Centers for Disease Control and Prevention (CDC)
Project Contact Person: Adam Arthur
E-mail: [email protected]
Quick Project Overview:
CDC, in partnership with the National Association of County and City Health Officials (NACCHO), is spearheading the first federally developed hybrid event initiative, (part in-person and part virtual conference) – the Public Health Informatics 2011 Virtual Conference (PHIVC). The PHIVC offers a way for partners to experience activities and events, simultaneously during the in-person Public Health Informatics (PHI) 2011 conference, being held in Atlanta, Georgia, at the Hyatt Regency – Downtown, August 21-24.
A Program Guide is coming soon. The PHIVC offers plenary sessions and many other learning opportunities that the physical event provides; but presents the information in a cohesive, forward-thinking, “green” way for remote attendees.
Why Host a Hybrid Event?
Declines in CDC and state budgets have affected the public health and informatics communities making it hard to participate in face-to-face meetings, trainings, and events. As Dr. Frieden, CDC Director, has implicitly stated, “We need to do more with less.” The PHIVC offers an alternative for participants to experience activities and events remotely during and after the 2011 PHI conference, with no cost to them. This new and exciting technology will feature videos of keynotes, presentations, workshops, training and more-within a realistic, virtually-rendered environment.
The PHIVC is the first of many use-cases being authorized by CDC – building upon an online programming environment, (the Virtual Platform Initiative); which can empower developers to leverage existing web technologies and systems. Developers can create rich, interoperable applications for use in collaboration, education, remote operations, and others. This technology does not replace existing systems and technological initiatives- it works with them! Here are a few areas where the PHIVC shines in:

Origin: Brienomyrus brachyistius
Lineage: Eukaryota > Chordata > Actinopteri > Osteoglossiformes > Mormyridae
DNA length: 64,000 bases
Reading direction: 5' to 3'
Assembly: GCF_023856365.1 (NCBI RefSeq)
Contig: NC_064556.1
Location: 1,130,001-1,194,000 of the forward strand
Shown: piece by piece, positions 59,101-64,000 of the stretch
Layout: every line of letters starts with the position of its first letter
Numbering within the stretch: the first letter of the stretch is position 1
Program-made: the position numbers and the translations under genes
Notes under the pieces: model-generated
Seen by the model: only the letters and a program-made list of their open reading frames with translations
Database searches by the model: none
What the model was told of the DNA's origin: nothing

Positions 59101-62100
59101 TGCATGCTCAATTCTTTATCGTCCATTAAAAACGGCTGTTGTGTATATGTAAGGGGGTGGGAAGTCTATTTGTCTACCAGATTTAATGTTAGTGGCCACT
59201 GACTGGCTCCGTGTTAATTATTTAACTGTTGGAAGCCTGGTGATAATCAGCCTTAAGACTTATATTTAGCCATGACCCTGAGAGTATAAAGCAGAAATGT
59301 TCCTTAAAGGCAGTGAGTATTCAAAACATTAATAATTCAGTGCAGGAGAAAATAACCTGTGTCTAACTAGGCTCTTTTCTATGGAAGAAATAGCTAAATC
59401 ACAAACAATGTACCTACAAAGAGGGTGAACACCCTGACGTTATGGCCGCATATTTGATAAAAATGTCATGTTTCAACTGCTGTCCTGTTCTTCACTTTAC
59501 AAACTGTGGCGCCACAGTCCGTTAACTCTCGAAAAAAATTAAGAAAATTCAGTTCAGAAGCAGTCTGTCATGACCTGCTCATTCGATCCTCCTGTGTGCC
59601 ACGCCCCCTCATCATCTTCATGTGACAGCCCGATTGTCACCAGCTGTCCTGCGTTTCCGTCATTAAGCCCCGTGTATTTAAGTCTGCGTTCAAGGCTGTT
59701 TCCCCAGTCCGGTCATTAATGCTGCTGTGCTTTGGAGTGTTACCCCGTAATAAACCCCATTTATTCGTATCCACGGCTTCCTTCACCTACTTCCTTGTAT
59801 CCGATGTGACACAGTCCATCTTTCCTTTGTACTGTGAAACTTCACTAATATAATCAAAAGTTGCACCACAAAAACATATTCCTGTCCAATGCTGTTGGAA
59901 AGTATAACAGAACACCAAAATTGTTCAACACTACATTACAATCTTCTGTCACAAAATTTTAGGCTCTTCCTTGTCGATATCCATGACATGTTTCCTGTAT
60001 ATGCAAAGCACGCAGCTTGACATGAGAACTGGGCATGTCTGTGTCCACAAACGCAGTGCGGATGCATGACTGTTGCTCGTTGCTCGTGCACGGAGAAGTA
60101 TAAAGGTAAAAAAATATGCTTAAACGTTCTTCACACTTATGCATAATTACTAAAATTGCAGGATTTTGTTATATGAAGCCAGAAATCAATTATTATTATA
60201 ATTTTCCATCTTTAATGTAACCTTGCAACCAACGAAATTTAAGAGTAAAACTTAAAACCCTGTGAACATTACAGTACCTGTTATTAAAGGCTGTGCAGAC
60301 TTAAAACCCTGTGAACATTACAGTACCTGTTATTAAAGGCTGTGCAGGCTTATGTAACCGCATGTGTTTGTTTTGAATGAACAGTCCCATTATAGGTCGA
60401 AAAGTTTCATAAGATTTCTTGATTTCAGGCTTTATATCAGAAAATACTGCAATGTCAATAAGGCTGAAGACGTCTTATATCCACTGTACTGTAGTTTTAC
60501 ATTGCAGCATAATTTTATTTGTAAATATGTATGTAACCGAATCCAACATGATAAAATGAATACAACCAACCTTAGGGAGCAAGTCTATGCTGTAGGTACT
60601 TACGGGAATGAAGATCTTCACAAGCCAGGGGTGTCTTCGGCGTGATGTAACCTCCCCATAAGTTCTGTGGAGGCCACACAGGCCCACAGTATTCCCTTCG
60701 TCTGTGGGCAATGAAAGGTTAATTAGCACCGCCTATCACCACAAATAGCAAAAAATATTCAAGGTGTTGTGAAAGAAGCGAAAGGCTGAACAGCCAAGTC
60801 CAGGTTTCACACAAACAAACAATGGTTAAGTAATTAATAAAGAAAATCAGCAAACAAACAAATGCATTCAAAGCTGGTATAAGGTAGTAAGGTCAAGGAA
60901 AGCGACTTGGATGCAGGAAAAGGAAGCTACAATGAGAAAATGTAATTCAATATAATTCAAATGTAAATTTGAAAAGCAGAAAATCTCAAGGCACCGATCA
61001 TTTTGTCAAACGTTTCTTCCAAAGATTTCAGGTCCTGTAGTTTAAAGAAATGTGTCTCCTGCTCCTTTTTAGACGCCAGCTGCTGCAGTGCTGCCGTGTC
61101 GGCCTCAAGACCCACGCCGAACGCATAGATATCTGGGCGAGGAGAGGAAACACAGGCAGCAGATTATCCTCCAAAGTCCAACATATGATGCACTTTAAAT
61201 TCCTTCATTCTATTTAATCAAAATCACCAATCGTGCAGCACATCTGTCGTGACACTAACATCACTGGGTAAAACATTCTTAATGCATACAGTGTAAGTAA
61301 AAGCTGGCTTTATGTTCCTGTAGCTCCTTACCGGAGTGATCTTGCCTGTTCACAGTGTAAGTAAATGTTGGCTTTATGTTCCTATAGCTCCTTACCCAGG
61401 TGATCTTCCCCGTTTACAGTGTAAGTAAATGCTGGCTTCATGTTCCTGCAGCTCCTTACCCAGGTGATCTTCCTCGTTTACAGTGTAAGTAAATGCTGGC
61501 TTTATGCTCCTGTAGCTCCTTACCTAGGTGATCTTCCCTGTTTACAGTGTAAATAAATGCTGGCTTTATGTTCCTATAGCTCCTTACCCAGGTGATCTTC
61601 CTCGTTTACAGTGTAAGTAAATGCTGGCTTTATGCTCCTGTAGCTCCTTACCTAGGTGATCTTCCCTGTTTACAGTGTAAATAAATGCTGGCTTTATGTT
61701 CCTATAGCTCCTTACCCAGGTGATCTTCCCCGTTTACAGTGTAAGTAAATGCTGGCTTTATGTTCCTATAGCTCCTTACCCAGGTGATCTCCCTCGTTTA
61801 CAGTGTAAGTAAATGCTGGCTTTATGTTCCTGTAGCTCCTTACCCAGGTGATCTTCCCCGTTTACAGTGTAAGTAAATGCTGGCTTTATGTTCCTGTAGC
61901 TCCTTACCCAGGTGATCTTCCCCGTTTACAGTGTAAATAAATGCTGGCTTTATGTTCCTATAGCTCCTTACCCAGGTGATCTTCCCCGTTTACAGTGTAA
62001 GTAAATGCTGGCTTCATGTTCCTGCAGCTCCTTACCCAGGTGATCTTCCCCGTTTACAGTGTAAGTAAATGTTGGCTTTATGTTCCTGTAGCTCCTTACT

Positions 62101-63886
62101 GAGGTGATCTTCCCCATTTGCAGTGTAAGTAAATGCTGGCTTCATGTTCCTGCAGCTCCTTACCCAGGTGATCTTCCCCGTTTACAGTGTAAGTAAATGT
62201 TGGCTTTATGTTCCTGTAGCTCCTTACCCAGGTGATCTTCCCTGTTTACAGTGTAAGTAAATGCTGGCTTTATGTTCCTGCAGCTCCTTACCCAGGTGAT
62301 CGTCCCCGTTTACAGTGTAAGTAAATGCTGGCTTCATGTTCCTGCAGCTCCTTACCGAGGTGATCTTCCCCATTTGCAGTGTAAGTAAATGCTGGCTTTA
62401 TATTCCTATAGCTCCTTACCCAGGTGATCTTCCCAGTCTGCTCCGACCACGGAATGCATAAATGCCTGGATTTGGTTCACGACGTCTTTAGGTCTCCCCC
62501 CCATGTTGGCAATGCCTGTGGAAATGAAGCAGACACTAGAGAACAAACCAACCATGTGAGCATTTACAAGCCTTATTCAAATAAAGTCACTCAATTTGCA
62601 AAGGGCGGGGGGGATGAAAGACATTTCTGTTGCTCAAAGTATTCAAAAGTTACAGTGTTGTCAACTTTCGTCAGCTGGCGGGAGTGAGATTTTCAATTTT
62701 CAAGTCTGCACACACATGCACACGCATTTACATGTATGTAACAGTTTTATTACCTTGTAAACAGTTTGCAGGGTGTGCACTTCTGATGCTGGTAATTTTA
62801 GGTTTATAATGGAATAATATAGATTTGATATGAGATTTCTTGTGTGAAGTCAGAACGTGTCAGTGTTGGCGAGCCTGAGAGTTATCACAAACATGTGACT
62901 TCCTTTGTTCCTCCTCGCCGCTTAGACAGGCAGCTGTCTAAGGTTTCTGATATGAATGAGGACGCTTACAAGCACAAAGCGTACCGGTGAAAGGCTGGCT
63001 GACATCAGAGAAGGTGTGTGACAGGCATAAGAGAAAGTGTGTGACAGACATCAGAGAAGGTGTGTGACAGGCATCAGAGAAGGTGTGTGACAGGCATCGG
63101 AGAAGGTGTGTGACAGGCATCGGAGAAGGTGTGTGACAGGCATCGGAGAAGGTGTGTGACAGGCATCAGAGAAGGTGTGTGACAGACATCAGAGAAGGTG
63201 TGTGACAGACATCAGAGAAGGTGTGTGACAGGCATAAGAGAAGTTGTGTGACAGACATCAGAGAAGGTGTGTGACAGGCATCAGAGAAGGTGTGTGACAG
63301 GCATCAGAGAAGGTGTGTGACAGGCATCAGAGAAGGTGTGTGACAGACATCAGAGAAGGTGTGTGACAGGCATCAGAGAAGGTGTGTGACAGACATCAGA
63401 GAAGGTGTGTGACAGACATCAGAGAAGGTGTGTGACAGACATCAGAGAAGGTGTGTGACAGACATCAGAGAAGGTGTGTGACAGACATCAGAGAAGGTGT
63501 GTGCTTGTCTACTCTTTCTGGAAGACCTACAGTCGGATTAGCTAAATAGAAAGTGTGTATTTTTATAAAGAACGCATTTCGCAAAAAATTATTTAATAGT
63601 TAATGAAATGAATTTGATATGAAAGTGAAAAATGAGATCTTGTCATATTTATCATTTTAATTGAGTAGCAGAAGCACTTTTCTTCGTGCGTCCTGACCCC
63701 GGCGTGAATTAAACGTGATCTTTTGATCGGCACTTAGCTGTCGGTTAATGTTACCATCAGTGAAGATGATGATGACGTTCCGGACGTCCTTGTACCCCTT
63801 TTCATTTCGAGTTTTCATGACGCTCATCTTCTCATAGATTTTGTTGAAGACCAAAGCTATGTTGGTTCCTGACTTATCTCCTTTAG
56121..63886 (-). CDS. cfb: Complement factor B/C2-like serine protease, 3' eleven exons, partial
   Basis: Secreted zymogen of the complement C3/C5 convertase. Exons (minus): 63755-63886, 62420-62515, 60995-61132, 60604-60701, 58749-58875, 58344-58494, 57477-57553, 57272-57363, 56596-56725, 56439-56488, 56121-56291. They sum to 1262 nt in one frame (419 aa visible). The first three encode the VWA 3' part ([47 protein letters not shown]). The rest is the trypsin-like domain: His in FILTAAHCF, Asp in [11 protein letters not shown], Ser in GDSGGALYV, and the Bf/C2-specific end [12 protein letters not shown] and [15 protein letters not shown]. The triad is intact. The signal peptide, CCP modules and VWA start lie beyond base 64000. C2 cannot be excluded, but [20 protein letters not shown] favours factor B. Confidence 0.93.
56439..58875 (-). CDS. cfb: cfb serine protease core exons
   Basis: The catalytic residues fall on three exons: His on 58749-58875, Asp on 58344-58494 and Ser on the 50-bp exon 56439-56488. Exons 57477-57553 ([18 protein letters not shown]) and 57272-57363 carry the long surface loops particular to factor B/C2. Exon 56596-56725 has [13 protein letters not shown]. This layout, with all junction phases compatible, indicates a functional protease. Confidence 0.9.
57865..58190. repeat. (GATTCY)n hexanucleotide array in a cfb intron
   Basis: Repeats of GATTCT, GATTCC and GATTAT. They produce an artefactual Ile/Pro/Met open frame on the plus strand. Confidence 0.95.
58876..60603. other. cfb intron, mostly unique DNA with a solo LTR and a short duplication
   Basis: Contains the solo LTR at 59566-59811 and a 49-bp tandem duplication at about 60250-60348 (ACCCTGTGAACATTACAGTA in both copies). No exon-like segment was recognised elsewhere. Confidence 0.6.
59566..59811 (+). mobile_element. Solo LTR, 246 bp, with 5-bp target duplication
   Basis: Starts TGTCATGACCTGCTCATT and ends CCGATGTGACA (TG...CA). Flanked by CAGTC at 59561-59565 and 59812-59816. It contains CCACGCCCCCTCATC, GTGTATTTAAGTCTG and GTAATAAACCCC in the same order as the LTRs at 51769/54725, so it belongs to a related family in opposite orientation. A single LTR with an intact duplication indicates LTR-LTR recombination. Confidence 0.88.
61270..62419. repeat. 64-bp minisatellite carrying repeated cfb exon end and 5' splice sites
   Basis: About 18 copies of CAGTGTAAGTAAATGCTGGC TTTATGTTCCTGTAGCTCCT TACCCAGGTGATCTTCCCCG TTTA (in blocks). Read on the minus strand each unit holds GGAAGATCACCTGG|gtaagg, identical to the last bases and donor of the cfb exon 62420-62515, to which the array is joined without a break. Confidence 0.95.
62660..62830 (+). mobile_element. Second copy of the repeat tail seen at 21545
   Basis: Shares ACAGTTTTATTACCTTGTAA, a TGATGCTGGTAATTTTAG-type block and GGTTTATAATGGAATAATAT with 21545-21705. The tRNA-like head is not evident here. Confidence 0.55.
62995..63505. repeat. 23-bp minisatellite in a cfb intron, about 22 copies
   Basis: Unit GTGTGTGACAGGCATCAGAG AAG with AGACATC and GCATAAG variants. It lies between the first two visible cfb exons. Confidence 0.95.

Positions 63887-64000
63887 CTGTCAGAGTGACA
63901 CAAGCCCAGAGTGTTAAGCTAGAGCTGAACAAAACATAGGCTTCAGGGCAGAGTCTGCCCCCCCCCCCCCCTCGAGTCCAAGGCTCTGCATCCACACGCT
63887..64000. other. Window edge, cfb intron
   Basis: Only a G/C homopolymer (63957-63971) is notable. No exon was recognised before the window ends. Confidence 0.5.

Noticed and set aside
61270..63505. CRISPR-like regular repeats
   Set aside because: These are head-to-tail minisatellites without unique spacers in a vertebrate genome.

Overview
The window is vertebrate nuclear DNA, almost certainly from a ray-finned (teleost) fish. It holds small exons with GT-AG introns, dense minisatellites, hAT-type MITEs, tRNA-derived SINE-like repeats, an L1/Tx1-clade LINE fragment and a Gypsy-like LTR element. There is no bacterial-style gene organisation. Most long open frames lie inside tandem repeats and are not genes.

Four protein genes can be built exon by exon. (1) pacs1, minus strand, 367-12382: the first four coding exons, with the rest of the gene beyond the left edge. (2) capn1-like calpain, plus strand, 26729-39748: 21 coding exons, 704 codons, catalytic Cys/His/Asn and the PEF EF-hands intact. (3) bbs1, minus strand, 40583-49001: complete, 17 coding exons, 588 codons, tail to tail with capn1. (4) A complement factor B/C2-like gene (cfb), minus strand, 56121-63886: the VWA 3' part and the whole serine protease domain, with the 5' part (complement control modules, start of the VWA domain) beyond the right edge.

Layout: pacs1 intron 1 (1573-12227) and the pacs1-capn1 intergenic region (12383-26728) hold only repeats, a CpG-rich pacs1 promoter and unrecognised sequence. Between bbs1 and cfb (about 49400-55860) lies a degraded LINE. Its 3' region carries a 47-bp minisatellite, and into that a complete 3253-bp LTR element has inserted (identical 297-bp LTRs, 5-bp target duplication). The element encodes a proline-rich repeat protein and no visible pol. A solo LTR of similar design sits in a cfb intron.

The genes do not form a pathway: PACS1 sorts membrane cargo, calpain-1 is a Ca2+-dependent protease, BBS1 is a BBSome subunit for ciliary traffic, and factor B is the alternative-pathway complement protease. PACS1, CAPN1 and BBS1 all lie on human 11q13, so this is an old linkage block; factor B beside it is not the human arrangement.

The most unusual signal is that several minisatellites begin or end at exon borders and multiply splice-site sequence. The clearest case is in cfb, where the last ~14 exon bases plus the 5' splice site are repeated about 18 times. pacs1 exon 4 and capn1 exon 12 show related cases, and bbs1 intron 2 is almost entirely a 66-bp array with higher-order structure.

- Continuity of government – the platform is deployed in a virtual private cloud, spreading the risk of collapse over many servers. Government can continue all operations that are organized within the interface, no matter the situation
- Environmental initiative – no carbon emissions
- Spread of disease – large physical gatherings of people spread germs; disease diffusion can be completely eliminated
- Economic recession – state & local budgets slashed; travel difficulties
- Remote training – the need for public health partners to learn crucial information to help improve public health
- Tele-work initiative – can work with current systems or replace them with an environment that feels less like a computer interface and more like being “in the office”
Who Is The Target Audience?
External stakeholders include: partners supporting the development and use of the Virtual Conference; vendors and community organizations; public health IT and informatics communities; individuals actively using/leading Gov 2.0 initiatives; vendors and academic partners; and, of course, GovLoop members.
Internal stakeholders include: CDC leadership and staff; partner workforce and contractors; state and local public health workers; federal personnel.
GovLoop members will have access to an exclusive, private meeting room during the virtual conference. The new 2011 PHIVC offers a flexible, free, no cost registration/participation model, to fully engage dynamically in conference activities.
Crowdsourcing will make this event awesome by employing the “wisdom and effort of the crowd”. Volunteers from GovLoop members are strongly encouraged to help propel the PHIVC into the stratosphere, (i.e., Tweets, chats, virtual participant greetings, others). If you are interested in helping the effort, sign-up to participate will be coming soon. Please review our volunteer needs for the PHIVC once available.
How Can Others Replicate Your Success?
Establishing a communications plan has been critical for the 2011 PHIVC. Effective communication throughout a project’s lifecycle is a key factor for success. During times of change, stakeholders focus first and foremost on what the changes mean for them. They ask “how does this change affect me?” Efficient communication serves three purposes: it informs stakeholders about the need for change, generates individual motivation to actively support and play a part in the change process, and creates opportunities for outside interests to contribute to the success of the process. Continuous communication helps sustain commitment from key stakeholders and permits new ones to form.